No Women Allowed in the Cafés of Creil!

The following video contains excerpts from a “Dossier Tabou” documentary from October of 2017, showing the way women are de facto banned from streets and cafés in a neighborhood of Creil (a town 70km [45mi] north of Paris). The source was this video; Vlad and I simply converted the close-captioned version to full subtitles, so I am unable to credit a translator:

(For a previous documentary about the woman-free cafés of the banlieues, see this 2016 video.)

Video transcript:

00:00   Fatima, a mother of five, is a member of a collective of angry women
00:05   who started opposing oppressive men.
00:08   She would like to be able to come and go freely in her neighborhood,
00:12   go to the café, and simply live without being harassed.
00:18   Here in the Plateau [area of Creil, 70km (45mi) north of Paris] you’ll never see a girl enter
00:21   a café to drink a cup of coffee. The cafés are for men, not for women.
00:25   It has happened to me before, that I’ve been called a…
00:28   … I can’t say the word, it is vulgar…
00:31   Called a prostitute? —Er… not prostitute…
00:34   … more like whore, slut… —Whore? —Yes
00:37   You, a mother, are called a whore if you go to a café in your neighborhood?
00:41   Yes, in this area. Because women are made for cooking, not for going to the café.
00:47   Women are made for cleaning, [minding] kids…not for going out.
00:53   Well we can go grocery shopping, but not… …not to go out drink a coffee, that would be a problem.
00:58   Today, Fatima and her collective are going to carry a high-profile operation,
01:03   even if it makes the men from the area angry at them.
01:06   Hey, don’t forget your jacket.
01:09   She came here from Morocco 30 years ago.
01:13   She has seen the neighborhood change and had to give up the freedom
01:18   that was so attractive when she came to France.
01:25   I remember, we arrived here in 1989, and here it was different.
01:28   It was not the same mentality, not the same…
01:31   Seeing how people were living here, I thought
01:34   “That’s so great, now I too can do what I want!”
01:37   [Then] I was dressed casually, actually
01:40   Jeans, a little jacket, I had no veil…
01:46   At this time you did not wear a veil in public? —No, not at all.
01:50   I started wearing the veil when it all began, say around 2005.
01:56   So that… well, nobody bothers a ‘mother’… So that nobody…
02:02   From the early 2000s, Fatima watched as women of the area began to cover their heads
02:07   one after another. So she too adopted the dress code,
02:11   to escape men’s remarks. —The ideal city is freedom…
02:16   …[a place] where you find diversity and freedom.
02:19   and where you can be outside without fear,
02:22   without having to hide, where you can live freely, in fact.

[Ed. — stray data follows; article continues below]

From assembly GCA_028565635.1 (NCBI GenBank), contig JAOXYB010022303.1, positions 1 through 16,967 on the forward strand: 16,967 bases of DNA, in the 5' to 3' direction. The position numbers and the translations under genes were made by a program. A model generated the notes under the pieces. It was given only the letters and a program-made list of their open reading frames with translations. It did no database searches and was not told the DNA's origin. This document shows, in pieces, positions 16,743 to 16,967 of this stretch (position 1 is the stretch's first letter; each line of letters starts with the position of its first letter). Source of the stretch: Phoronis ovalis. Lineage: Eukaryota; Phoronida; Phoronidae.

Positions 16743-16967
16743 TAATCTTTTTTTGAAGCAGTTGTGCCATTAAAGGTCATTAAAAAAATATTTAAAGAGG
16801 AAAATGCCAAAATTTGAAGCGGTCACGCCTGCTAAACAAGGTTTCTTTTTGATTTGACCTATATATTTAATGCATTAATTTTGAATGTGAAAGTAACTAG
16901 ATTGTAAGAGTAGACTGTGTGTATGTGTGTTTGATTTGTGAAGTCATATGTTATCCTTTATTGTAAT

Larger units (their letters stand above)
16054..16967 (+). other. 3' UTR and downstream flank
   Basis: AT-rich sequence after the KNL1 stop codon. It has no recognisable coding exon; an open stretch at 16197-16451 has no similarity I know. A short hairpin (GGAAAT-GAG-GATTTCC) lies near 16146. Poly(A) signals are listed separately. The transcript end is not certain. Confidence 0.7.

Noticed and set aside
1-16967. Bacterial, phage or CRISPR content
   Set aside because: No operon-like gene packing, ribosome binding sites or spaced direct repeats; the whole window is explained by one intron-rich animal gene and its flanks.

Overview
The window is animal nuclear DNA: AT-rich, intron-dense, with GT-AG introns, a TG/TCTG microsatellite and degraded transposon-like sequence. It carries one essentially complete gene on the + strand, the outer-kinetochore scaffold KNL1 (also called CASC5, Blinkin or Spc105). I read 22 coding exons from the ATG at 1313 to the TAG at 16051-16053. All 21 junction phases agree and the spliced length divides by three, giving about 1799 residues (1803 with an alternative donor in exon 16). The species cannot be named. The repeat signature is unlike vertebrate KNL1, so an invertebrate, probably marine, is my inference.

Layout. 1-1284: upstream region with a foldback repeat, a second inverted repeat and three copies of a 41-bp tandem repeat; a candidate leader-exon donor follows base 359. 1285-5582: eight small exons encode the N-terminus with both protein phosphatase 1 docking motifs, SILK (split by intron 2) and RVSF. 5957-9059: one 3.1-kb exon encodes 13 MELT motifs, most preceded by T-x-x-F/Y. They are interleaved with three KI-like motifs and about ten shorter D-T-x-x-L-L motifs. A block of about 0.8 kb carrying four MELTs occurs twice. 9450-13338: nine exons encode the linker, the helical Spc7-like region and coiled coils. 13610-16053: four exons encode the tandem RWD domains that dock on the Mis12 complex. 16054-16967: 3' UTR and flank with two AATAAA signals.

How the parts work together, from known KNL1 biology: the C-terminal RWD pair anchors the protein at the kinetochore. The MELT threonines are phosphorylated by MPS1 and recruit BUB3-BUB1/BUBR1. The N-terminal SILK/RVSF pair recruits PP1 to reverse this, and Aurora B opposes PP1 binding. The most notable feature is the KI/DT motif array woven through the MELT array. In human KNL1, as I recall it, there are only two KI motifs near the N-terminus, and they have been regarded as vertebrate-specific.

02:32   The group of women with whom she will attempt to regain freedom is here.
02:42   Now that we’re here I can get comfortable.
02:50   Hello… —There are about 10 mothers who would like to regain access
02:54   to the streets and cafés of the neighborhood,
02:57   to be able to take a walk without being hassled by men.
03:02   …so here… Their leader is Rachida, of an Algerian background.
03:08   Like Fatima, she arrived here 30 years ago.
03:11   I think there are several places where action should be taken…
03:17   We want to be able to be in the streets, to be able to dress the way we want — there is that too,
03:25   also not having to keep our heads down, when we’re outside, but to hold them high,
03:31   also being able to take care of ourselves; that is important, too,
03:36   that is, before maybe I wouldn’t have dared to put on some lipstick.
03:42   That’s what is important to us. Let’s go.
03:46   They’re targeting the main street of the area to engage with men,
03:50   and ask them why they do not accept the presence of women on the street.
03:53   As a group, they feel stronger to confront them.
03:58   So as not impair their operations, we shoot discreetly with hidden cameras.
04:05   So this is it, rue Henri Dunant, a commercial road with lots of shops,
04:12   and we’ll head towards places where there are more and more men.
04:18   We women, we go as fast as we can, we do what we have to and then we go home…
04:25   This is not a place where I can have a break, breathe a little and stay; no,
04:32   it’s always rushing, there is a pressure.
04:35   Very quickly the group attracts the men’s attention.
04:40   yes, they are puzzled. We’re not doing anything wrong, hello…
04:47   Here it is the same, in the little teahouse, only men.
04:53   We’d like it too, having a little cafeteria or something like it,
04:56   to have a chat, have a break between us, that would be good.
05:01   The mere presence of these women is disturbing. On the sidewalks,
05:06   men gather and start following them.
05:11   …better keep going… yeah, let’s keep going.
05:14   We are monitored and super-spied on. We are being followed…
05:20   Do you want to take part? —We are explaining that
05:25   there are not as many women in the street as there used to be…
05:30   Don’t you agree?
05:33   Few women in the streets, and none in the cafés.
05:36   A café is not made for women unless she goes in a… on holiday.
05:40   On holiday, it happened that I went with my mother and we had a break in a restaurant,
05:44   that’s not too bad. —But here, in the neighborhood?
05:47   Here we are at the Plateau Rouher, the upper part of Creil. Here the community
05:51   is more of a Muslim community, believers.
05:54   It’s not people who drink beers when they like, or cocktails, like in Paris.
05:58   The women prefer to stay with their kids, in parks.
06:01   OK… safe places, where then can chat with other women, have fun, etc.
06:05   But in cafés, in the Islamic religion men and women cannot mix.